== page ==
Update: Host Cities Announced for the 2026 World Cup in North America

FIFA has officially announced the 16 host cities for the 2026 World Cup in North America. The list includes 11 cities from the United States across three regions. The World Cup, which takes place every four years, represents one of the most significant global events in the world of sports. According to FIFA, the 2018 World Cup Final between France and Croatia garnered a global audience of over 1.1 billion people, with an average audience of 517 million viewers.

Preparations in these cities can now begin in earnest with the knowledge that the eyes of the world will be on them in a mere four years’ time. Dan Hunt, Chairman of Dallas 2026 and President of FC Dallas, spoke following the announcement about what this means for the city of Dallas moving forward.

The locations for the semi-final and final matches will be determined at a later date. “We’ve passed that first big test to be selected,” said Hunt. “As it looks we’ll probably have at least six matches here in Dallas.”

 


 

FIFA Set to Announce Host Cities for the 2026 World Cup in North America

 

FIFA World Cup trophy

FIFA is set to announce the various North American host cities for the 2026 World Cup, co-hosted by the United States, Canada, and Mexico. Across all three countries, major hubs of commerce and tourism are holding their breath to see if they’ll get the windfalls of a global sporting event. The announcement will take place at 5 PM ET on Thursday, June 16. 

The World Cup, which takes place every four years, represents one of the most significant global events in the world of sports. According to FIFA, the 2018 World Cup Final between France and Croatia garnered a global audience of over 1.1 billion people, with an average audience of 517 million viewers. Compare that to the Super Bowl, the largest sporting event on a yearly basis in the U.S., which attracts an average audience around the world of 120-150 million viewers.

These television numbers, combined with an increase in visitors and tourism, underline the financial importance for cities that are bidding for the opportunity to host games in their stadiums. A study performed by U.S. Soccer found that “host cities could expect to see approximately $160 – $620 million in incremental economic activity”. This would be expected to translate to “a net benefit of approximately $90 – $480 million per city after accounting for potential public costs”.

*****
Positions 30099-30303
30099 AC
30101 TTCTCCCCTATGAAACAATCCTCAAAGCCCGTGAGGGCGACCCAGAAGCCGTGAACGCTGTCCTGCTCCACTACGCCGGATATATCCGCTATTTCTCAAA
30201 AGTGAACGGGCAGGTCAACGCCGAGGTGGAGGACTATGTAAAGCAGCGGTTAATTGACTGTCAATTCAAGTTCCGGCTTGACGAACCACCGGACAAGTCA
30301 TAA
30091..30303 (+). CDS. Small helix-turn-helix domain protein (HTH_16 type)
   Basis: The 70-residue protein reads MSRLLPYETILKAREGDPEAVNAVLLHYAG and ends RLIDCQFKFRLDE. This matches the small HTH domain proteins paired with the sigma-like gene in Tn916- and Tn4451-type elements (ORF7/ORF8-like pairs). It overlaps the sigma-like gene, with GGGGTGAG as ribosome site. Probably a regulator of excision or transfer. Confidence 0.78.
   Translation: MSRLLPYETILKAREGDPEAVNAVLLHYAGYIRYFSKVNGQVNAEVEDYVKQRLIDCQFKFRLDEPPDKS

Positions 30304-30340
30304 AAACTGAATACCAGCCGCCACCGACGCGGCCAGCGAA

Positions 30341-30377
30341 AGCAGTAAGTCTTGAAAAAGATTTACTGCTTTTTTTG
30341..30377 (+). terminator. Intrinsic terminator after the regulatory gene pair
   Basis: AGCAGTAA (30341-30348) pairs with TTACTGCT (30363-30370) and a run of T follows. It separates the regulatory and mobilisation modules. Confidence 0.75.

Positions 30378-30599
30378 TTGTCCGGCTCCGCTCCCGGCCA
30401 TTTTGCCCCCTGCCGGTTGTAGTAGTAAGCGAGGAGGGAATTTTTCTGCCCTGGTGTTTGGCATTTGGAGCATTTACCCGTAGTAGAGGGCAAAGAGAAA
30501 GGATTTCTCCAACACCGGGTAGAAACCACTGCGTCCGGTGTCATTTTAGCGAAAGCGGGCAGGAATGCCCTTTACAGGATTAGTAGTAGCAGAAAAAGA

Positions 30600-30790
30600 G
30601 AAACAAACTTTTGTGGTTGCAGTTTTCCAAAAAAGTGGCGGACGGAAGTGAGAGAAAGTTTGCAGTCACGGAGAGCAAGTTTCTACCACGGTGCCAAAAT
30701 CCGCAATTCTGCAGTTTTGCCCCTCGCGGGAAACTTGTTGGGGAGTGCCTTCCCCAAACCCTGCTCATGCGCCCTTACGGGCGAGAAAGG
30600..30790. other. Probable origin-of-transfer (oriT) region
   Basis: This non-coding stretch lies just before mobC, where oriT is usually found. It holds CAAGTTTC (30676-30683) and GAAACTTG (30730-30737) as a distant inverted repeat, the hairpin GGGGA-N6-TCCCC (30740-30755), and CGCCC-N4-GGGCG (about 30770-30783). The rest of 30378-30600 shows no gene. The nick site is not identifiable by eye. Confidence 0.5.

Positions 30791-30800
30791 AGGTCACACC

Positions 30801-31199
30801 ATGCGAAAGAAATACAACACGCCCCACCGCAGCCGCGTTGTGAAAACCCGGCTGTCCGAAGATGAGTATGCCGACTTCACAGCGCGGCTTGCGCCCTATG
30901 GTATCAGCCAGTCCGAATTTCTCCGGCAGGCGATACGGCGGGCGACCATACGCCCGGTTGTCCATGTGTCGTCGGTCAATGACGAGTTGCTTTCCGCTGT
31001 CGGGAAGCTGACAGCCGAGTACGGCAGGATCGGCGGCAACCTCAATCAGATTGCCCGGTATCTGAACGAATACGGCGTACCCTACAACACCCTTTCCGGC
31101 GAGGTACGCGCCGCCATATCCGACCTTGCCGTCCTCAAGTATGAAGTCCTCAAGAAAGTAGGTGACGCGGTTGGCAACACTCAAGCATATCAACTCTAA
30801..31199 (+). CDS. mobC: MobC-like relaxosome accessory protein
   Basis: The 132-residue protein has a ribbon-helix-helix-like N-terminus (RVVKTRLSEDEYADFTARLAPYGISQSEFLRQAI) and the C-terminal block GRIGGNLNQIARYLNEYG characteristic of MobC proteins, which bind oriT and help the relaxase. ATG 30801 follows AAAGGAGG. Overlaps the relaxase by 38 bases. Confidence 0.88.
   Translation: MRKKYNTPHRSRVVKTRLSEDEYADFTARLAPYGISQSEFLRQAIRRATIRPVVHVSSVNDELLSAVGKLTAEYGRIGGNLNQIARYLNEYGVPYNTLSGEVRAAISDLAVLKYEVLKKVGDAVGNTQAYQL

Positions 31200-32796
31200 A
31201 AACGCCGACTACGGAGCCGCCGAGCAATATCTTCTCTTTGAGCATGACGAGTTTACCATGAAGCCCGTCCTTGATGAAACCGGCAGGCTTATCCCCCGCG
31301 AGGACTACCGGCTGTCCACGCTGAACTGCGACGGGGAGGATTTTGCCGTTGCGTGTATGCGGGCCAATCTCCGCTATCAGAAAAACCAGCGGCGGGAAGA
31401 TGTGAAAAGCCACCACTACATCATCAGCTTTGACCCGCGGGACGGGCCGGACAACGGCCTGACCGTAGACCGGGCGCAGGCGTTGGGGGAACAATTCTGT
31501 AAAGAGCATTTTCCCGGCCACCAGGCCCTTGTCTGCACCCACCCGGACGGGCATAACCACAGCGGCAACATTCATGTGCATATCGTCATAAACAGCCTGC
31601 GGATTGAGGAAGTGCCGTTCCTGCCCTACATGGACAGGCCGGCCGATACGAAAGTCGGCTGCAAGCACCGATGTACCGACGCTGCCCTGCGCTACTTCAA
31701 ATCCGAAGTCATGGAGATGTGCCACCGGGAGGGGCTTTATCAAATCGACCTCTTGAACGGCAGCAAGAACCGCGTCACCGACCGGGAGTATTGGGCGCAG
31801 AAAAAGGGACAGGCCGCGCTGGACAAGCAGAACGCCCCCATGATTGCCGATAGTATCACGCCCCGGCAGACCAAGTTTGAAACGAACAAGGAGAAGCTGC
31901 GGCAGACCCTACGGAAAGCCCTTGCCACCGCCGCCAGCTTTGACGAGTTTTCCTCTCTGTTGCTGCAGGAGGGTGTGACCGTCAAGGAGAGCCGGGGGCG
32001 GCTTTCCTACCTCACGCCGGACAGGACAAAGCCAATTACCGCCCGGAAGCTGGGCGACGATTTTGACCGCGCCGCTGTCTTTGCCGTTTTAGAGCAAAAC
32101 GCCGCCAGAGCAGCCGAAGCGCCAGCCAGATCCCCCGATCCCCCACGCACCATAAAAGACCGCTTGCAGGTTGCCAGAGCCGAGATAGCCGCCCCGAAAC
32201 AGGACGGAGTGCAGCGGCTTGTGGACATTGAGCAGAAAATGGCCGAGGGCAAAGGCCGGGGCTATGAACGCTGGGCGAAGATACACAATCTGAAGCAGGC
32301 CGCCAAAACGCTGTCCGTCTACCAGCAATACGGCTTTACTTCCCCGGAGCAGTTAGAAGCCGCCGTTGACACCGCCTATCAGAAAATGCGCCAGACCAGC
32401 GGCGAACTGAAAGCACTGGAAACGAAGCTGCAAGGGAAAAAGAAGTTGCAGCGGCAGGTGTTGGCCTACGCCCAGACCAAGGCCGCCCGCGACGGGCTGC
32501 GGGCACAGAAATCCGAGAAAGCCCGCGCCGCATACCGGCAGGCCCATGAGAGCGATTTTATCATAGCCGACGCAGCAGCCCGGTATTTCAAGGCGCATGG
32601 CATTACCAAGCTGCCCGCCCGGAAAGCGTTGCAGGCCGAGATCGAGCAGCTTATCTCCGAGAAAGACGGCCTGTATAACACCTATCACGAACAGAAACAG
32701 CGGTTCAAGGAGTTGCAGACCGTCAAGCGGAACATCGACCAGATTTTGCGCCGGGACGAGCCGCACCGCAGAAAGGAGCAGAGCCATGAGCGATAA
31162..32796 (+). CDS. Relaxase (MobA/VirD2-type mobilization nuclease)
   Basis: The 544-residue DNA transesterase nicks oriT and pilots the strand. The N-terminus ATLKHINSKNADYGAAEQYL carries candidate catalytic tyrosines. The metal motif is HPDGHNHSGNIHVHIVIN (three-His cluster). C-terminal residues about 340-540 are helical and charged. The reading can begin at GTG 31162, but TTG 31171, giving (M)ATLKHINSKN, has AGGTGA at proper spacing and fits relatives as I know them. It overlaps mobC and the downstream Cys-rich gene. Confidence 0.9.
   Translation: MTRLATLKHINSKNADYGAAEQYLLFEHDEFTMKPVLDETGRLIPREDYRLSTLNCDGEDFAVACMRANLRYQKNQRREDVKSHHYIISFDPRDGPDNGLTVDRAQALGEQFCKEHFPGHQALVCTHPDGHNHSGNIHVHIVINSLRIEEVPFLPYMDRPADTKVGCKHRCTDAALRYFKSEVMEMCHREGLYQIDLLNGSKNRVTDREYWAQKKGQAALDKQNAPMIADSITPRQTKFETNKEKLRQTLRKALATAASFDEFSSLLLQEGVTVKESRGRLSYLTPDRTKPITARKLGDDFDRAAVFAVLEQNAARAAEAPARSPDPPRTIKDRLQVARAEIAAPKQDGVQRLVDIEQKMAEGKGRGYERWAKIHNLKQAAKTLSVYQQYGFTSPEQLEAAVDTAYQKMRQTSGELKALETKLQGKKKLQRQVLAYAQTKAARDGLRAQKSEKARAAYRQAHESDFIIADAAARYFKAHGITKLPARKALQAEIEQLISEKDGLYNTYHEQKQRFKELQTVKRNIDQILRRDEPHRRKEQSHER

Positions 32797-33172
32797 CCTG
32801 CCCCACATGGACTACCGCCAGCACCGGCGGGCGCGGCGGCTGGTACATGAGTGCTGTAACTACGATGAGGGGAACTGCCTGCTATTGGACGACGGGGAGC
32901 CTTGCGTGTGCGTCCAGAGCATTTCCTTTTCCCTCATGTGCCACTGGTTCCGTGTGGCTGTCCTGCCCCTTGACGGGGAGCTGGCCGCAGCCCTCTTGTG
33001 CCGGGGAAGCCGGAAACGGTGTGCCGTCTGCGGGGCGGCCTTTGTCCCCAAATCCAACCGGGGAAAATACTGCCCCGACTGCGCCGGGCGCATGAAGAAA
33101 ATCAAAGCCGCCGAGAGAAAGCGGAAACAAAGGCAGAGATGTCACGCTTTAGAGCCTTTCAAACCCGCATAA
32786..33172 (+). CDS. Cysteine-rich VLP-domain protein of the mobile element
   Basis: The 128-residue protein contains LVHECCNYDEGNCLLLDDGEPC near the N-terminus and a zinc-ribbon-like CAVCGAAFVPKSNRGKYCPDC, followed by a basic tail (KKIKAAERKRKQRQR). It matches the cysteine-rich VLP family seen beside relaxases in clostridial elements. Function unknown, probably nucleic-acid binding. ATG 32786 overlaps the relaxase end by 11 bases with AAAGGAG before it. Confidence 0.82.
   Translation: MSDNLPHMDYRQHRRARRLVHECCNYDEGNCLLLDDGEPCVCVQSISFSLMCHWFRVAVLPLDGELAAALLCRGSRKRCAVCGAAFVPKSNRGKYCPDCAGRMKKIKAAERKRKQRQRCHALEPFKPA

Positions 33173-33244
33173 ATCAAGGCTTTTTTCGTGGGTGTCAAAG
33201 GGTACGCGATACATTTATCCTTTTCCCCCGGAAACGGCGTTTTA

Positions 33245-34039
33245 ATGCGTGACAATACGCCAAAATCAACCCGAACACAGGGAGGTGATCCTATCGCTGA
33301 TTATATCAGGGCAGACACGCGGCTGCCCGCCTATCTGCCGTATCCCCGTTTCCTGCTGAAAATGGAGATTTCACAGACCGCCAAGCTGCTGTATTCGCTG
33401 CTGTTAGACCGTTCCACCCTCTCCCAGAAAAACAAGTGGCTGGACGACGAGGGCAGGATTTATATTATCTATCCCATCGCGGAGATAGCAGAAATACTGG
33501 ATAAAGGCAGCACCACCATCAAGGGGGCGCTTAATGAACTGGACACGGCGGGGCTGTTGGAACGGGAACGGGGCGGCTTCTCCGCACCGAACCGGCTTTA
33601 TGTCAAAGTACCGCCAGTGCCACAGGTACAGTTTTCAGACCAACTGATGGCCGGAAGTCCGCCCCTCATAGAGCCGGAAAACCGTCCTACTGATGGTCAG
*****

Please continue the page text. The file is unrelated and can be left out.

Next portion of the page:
The announcement is expected to include 16 host cities, with 10 being from the United States and three each from Mexico and Canada.

Potential host cities that are waiting to have their fate determined by Thursday’s announcement are Atlanta, Boston, Cincinnati, Dallas, Denver, Houston, Kansas City, Los Angeles, Miami, Nashville, New York/New Jersey, Orlando, Philadelphia, San Francisco, Seattle, Baltimore/Washington D.C, Guadalajara, Mexico City, Monterrey, Edmonton, Toronto, Vancouver.

In total, the U.S. soccer study concluded that an estimated $5 billion of economic activity will be created by the World Cup’s presence in North America. The cities that get the honor to host the world’s most shared sporting event will have some challenges, of course, in making sure their community makes a positive impact on the spike in international tourists. Preparing the local economy, from hospitality and retail to essential medical and transportation services, will take a significant reallocation of budget and preparation from local citizens and business owners. 

But, with the potential benefits of big profits, host cities that are up for the challenge will have a unique opportunity to make a global impact, build an expanded tourist base, and recoup on their investments through a summer full of international pride and excitement.

Stay tuned to MarketScale for continuing coverage of the economic impact of the World Cup in the United States.

 

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